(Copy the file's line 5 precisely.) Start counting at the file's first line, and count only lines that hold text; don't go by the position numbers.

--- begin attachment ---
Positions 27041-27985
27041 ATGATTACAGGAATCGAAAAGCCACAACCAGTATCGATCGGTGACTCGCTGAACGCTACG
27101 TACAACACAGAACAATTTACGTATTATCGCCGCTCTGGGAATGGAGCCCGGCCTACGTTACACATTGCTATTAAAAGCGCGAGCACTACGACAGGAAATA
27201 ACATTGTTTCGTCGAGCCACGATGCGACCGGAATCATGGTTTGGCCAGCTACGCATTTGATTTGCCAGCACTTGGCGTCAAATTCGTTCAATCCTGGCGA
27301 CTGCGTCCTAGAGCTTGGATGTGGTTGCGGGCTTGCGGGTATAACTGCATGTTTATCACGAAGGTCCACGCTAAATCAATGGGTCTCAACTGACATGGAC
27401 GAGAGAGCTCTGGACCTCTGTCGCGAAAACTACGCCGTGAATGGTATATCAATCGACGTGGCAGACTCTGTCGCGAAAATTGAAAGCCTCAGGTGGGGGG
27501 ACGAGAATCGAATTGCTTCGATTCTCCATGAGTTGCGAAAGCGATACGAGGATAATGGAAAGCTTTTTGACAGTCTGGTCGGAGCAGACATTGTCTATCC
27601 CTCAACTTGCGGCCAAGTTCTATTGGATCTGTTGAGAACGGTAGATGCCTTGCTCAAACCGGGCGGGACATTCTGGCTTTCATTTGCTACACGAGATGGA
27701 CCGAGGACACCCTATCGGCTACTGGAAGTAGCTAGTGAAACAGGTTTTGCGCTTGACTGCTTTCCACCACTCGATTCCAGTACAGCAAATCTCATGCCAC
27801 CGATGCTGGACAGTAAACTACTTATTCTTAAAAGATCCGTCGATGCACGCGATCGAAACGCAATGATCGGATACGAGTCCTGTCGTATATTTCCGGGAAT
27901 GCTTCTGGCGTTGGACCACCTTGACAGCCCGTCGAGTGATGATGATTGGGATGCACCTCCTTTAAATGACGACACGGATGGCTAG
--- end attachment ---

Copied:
27301 CTGCGTCCTAGAGCTTGGATGTGGTTGCGGGCTTGCGGGTATAACTGCATGTTTATCACGAAGGTCCACGCTAAATCAATGGGTCTCAACTGACATGGAC